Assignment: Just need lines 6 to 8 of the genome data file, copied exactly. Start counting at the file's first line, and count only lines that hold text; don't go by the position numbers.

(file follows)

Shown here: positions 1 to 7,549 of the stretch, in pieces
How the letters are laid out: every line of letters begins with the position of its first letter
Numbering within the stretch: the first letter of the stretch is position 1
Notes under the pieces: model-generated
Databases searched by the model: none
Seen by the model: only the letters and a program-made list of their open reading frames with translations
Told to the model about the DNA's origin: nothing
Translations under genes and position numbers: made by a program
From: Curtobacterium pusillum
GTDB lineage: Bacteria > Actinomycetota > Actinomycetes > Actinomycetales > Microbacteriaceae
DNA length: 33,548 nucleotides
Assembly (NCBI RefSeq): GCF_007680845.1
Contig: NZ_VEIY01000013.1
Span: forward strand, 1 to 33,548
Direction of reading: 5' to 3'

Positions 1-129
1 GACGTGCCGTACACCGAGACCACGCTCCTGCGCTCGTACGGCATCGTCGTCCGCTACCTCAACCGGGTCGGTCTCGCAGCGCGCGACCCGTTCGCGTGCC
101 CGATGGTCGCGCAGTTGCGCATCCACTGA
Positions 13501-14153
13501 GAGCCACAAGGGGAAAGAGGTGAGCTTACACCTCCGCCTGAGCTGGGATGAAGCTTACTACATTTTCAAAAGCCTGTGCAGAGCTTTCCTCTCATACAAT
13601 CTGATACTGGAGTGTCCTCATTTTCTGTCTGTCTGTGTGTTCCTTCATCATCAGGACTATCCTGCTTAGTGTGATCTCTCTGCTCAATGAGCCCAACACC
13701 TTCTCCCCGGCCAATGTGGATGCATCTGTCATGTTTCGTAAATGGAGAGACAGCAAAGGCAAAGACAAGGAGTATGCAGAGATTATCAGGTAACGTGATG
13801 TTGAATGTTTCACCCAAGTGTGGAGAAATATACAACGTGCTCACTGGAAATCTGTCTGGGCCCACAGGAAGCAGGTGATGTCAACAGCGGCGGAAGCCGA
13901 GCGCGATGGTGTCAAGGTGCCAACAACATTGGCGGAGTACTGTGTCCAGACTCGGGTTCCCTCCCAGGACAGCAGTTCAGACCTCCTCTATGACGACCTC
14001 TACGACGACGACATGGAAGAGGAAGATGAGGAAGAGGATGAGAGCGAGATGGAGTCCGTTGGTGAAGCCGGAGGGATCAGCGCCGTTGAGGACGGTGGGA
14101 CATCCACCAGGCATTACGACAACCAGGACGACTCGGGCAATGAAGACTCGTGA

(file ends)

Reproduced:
Seen by the model: only the letters and a program-made list of their open reading frames with translations
Told to the model about the DNA's origin: nothing
Translations under genes and position numbers: made by a program